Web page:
dVerse – Mary’s challenge of Shakespeare’s Seven Life Stages (reinterpreted).

I wish to thank Mary for a challenging and very interesting prompt. An exercise to approach and view, create and review the seven stages of man/woman – according to Shakespeare. Though, to be made uniquely your own, to be done here through haibun. Shared at dVerse Poets Pub “It’s About Time.”

The Seven Stages

Soul
Babe
Youth
Young
Middle Aged
Old
Elderly

Haibun
I have long believed that we started out as soul. We enter the womb and begin changing from all soul to souled flesh and bone. As the balance changes from soul to flesh and blood we are ready to enter the world.

soul like autumn wind
worlds away another galaxy
milkweed pods open

Haibun
A babe is born with cries so self centered and coos so sweet. There is much difference between selfish and self-centered. The new born knows nothing but its own center. Selfish is something that is done from another stage of life. Exploring everything within and without is now the focus. The best thing that one can do is put it in ones mouth.

pod bursts exploding
seeds travel many places
food for chickadees

Haibun
Youthfulness meant playing in the sun, looking for frogs, going to school, building a fort. There was a time when this was innocence before we made it a competition. Today youth is a competition whether in football, as a cheerleader, skiing or just for better grades. Youth was now. Today it is tomorrow.

bananas hanging
from a tree green yellow brown
picked eaten gone

Haibun
They say: “Ah to be young again.” I don’t know why, I surely do not wish to raise children again. I know the young have no time, with kids going here and there in an endless stream of activities. Work while not at home, an arduous balancing act of multi tasking. No time for oneself, a hot bath once a small thing now such a luxury.

caterpillar crawling
tomorrow a butterfly
metamorphosis

Haibun
Middle age still a squall, a proving ground for some. Onward and upwards, will you ever get there, is enough ever enough? So little time to become, become what or whom?

basho traveled far
issa laughed much with life
buson painted life

Haibun
On being old; the body falters. At first an embarrassment, then an annoyance, then who cares? You roll with the punches. Everything surrounding you becomes at once more beautiful and at once more deadly. Many are glad for life. Many are glad for age.

son helping his father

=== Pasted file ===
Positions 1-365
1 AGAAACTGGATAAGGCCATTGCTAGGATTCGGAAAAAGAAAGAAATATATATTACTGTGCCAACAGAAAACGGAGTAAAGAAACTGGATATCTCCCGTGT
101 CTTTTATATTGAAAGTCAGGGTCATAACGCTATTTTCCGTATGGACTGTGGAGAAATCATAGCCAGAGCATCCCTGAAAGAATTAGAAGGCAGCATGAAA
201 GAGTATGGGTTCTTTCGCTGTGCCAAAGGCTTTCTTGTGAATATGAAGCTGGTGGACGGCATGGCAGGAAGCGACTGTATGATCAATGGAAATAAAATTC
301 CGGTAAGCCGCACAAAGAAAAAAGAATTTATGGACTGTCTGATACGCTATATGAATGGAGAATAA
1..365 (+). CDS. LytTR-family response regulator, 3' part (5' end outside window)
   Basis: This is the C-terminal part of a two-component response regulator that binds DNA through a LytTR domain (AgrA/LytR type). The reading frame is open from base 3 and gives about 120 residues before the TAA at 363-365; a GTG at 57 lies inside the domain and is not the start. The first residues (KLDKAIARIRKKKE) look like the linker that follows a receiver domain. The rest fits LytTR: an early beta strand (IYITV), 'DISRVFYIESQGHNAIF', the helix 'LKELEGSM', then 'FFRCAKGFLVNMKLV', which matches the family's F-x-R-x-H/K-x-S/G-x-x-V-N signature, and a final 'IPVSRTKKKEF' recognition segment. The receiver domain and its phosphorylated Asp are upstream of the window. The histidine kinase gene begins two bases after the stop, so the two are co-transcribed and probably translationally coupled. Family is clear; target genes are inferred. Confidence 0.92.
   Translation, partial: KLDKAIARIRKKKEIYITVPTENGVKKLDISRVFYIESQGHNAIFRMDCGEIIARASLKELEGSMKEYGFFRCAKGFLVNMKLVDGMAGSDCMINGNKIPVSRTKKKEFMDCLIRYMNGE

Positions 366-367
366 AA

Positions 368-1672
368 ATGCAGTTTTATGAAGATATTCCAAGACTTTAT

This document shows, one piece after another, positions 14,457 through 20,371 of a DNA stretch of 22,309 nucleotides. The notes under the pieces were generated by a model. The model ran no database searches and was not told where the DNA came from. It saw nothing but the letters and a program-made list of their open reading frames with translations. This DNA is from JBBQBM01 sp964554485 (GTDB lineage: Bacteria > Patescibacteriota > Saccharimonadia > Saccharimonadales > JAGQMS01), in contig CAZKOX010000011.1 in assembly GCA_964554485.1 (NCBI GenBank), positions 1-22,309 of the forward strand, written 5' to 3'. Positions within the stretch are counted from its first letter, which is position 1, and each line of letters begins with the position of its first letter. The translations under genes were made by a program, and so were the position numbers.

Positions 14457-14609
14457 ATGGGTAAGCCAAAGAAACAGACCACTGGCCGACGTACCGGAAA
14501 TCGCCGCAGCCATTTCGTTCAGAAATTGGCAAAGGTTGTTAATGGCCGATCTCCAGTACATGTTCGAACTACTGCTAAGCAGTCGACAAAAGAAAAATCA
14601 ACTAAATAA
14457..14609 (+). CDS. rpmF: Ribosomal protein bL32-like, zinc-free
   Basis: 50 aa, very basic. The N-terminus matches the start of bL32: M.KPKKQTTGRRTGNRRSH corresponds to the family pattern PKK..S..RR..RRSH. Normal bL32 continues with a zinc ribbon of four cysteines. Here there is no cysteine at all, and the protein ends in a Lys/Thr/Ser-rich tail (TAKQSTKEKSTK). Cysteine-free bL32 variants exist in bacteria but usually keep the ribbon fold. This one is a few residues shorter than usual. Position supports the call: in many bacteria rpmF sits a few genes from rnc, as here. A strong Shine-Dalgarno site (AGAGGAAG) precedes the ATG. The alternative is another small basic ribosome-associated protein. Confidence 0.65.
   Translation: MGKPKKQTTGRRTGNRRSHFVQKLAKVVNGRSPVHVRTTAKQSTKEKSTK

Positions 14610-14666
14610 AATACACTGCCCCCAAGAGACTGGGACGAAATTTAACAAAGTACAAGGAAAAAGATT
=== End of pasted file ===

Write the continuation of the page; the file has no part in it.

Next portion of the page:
taking his arm walking uphill
who is the father who the son

Haibun
Now elderly, we are getting closer to soul again, closer again to God as our flesh dries and our bones crack. It can be painful but welcome. Have we yet acquired the wisdom of a lifetime? For wisdom is all that we have to pass on to those who come after; wisdom the teachings on how to live with more ease.

like the drying grape
dropping to the ground juicy
sweet new wine to drink

DISCLAIMER – no use of a kigo in any of these seven haiku.

22 thoughts on “dVerse – Mary’s challenge of Shakespeare’s Seven Life Stages (reinterpreted).

  1. Wow, just wow! Raven, this poem is a keeper. I love the haibun form, and I savored each stanza as I enjoyed your take on each of these ages. I really have a hard time finding a favorite, but one of my favorites is the “young” age and the mention of metamorphosis. Another favorite is the ‘old’ where everything around one is beautiful yet more deadly! So much wisdom here! And again, wow, just wow.

  2. gosh, this is lovely…i like the thought as well of being soul and entering the body and ending soul as well…the wind in the first as well, cool representation of the soul…the who is the father sho is the son one toward the end is really cool as well…great use of the form as well, it makes for some great natural breaks and transitions….

    • Thank you Brian. I was just speaking with someone recently about this business of being soul and returning to soul. As a gerontologist it explains away a lot of seemingly bad behaviors as we become elderly and are reaching for death.

  3. This is absolutely spectacular! And I love that it is a haibun – the haiku in between summarizing the essence of the truths of the prose sections. Absolutely marvellous. Loved every word and line. SO much wisdom here! Lovely. Best thing I’ve read today!

    • Thank you Claudia, I agree with you. I have seen many persons in my lifetime who do not develop their spiritual aspect. When this happens and they are old (elderly) and infirm, they have less to work with and I do believe that loneliness is then greater.

  4. This is wonderful and very touching… I so enjoyed it. Each stage presented beautifully. This really warmed my heart, especially-

    son helping his father
    taking his arm walking uphill
    who is the father who the son

    • Hi Laurie … what you speak of comes from my experience. The older I become the less capable of discerning another’s age I am. And as others become quite a bit older … both people white haired, one really cannot tell who is the older of the two (often). Thank you.

    • Thank you. haibun is a prose piece followed by a haiku. It is presented as one piece. As I was working here with 7 stages I creaed 7 haibun to reflect those stages.

  5. So lovely and entertaining, this multifaceted approach would be a fabulous narrated stage presentation. I felt like I was in the front row, enjoying the change of voice and illumination occurring after each paragraph and stanza. One of my day’s favorites.

Your words of response are greatly appreciated.

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